The traffic sign just before the Wake Forest Road exit on the Raleigh beltline warning motorists to “EXPECT DELAYS: 9/29-10/1” is a sobering indicator: this Wegmans situation is about to get real.
When the beloved Rochester-based grocery chain opens its first North Carolina store in the Midtown East shopping center on Wake Forest Road on Sunday, eager customers are expected to clog nearby roads and circle the building before the doors unseal at 7 a.m.
Inside, 104,000-square-feet of grocery nirvana will await them.
During a media tour on Friday, hundreds of employees were busy prepping the store for the big grand opening, with the majority of the work concentrated in the produce, fresh foods and prepared foods sections. Most of the fresh and hot foods will be prepared overnight Saturday into Sunday morning, said Jo Natale, Wegmans vice president of media relations.
In some areas, last-minute training took place, amid the organized bustle of rolling carts and display-building.
Wegmans has the launch process down to a science, which makes sense considering the Raleigh store will be the 100th store opening in the chain. More Wegmans stores slated to open in the Triangle: two coming to Cary, one to Wake Forest and one to Chapel Hill.
‘The Disney of grocery stores’
Wegmans — described by one fan online as “the Disney of grocery stores” — has pretty much everything all the other local major grocery stores have, but all in one place.
Kellie Ford of Raleigh told The News & Observer in February that she always visits Wegmans when visiting family up north.
“In the 15 or 20 years I’ve been here, Wegmans is kind of the one thing I’ve missed. I’m very glad I’m going to get that now. I’ve been waiting a long time,” Ford said. “People keep asking me why I’m excited and I tell them it’s hard to put into words. You just have to go when they open and walk around and experience it. It’s like all the grocery stores down here combined into one, but throw in a restaurant and a bar.”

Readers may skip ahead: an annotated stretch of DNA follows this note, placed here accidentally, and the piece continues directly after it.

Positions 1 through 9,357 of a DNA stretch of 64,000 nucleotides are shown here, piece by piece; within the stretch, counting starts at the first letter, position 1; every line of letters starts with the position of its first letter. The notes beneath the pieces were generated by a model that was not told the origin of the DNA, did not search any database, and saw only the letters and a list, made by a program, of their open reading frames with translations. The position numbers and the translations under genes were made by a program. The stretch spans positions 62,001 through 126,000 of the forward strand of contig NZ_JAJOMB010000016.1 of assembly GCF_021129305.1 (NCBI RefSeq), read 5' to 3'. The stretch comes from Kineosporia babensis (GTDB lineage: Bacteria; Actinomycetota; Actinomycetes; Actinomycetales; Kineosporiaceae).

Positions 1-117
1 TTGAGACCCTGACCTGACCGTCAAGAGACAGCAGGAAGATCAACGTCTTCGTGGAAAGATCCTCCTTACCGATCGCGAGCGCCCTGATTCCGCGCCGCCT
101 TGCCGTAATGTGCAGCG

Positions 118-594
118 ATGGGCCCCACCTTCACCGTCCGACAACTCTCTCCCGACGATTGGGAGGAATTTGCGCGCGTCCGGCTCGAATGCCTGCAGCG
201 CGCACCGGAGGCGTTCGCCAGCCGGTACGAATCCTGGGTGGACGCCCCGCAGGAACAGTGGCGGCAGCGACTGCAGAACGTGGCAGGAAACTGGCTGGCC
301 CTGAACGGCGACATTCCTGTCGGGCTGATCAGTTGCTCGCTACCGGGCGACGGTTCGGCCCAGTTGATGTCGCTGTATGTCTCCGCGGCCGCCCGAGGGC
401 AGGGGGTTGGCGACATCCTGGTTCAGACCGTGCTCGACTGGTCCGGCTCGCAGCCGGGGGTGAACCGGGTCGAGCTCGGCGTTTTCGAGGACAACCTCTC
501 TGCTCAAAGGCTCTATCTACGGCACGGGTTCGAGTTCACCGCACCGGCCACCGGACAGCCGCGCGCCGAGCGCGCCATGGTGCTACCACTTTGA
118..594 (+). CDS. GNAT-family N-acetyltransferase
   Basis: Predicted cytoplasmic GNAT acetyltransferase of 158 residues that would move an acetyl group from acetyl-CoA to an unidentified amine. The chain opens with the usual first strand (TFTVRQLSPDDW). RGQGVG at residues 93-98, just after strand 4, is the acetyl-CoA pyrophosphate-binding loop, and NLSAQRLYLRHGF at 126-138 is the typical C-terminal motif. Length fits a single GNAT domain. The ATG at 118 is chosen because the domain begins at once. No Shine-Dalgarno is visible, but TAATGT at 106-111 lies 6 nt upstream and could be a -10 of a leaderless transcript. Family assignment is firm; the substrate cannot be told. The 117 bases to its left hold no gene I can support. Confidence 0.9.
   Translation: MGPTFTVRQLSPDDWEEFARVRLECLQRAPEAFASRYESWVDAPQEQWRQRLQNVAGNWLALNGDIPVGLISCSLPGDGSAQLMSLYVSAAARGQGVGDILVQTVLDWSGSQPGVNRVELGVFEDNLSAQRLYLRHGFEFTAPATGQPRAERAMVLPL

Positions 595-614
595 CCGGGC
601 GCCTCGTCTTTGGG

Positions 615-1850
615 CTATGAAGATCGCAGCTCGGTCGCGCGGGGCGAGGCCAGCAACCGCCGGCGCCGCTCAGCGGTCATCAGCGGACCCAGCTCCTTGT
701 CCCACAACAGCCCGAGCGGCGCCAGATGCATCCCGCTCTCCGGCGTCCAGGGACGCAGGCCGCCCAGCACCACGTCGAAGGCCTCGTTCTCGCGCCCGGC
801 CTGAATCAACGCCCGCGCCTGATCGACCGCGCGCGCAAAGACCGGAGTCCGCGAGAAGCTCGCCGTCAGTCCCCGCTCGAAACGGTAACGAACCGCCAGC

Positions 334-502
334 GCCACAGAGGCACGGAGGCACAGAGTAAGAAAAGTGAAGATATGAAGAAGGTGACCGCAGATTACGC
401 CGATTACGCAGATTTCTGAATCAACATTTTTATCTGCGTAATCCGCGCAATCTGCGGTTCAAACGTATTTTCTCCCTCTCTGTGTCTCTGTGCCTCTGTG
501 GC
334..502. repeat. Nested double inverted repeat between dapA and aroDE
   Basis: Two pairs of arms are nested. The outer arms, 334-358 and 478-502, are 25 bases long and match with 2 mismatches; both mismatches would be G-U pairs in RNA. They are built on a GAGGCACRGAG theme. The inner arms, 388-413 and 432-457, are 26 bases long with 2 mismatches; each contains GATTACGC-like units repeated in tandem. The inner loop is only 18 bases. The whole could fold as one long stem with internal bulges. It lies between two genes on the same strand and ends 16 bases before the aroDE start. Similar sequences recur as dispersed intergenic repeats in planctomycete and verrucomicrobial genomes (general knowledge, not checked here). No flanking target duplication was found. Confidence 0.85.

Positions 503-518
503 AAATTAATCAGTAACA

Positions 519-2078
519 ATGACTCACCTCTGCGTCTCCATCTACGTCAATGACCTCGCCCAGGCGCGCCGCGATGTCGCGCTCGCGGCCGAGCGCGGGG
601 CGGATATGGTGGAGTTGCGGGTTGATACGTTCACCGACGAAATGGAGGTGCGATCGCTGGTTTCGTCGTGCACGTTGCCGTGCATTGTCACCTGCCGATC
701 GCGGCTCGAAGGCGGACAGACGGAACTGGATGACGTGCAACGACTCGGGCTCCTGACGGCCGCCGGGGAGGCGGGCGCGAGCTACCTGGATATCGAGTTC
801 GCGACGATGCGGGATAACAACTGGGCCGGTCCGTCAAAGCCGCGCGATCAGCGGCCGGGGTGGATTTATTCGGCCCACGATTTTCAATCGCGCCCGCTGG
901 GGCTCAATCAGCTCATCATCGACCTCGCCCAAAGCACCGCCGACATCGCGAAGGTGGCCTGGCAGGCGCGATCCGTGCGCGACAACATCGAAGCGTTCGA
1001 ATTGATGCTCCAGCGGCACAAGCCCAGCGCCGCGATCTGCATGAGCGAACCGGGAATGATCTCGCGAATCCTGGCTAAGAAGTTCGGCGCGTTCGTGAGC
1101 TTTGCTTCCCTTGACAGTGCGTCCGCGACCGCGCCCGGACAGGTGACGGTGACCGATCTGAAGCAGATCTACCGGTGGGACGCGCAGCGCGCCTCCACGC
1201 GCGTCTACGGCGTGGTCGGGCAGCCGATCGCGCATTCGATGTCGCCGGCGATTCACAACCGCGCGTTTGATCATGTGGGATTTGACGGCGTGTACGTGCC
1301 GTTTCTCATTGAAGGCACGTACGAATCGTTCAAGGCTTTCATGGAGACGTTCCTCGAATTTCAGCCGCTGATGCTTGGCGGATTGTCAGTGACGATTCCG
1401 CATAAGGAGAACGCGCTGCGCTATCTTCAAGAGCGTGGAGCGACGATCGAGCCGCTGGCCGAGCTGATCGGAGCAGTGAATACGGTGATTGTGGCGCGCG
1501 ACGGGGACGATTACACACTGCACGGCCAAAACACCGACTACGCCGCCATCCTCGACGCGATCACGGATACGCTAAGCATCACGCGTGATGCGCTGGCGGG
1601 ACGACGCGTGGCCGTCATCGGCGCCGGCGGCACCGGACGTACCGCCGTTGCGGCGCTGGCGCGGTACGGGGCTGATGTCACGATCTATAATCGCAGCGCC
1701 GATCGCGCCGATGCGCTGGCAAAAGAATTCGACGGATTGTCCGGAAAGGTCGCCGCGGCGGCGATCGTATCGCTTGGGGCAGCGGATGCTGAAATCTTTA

Wegmans stocks major national brands, but also carries a huge line of Wegmans house brand products that their fans love. They have a large selection of organic foods, both fresh and processed. They have a misting case for cheese, which is cave-ripened in a high-tech facility in Rochester. They have an impressive selection of plant-based cheeses. They sell Impossible Burger products, the first chain on the East Coast to carry that brand.
Roughly a third of the store is dedicated to prepared foods: a coffee bar, a pizza bar, a sub shop, a salad bar, a soup bar, a chicken wing bar, an Asian food bar, a fruit bar, separate bakeries for breads and cakes and of course, the famed Burger Bar restaurant.
There’s a seasonal hot food bar that will change roughly every quarter. When Wegmans opens on Sunday, it will feature Carolina pulled pork, macaroni and cheese, braised collard greens and Cajun tilapia cakes.
On the left side of the store, a large seating area with tables, comfy booths and bar stools spills out onto a outdoor patio. There’s even a special seating area for parents with kids.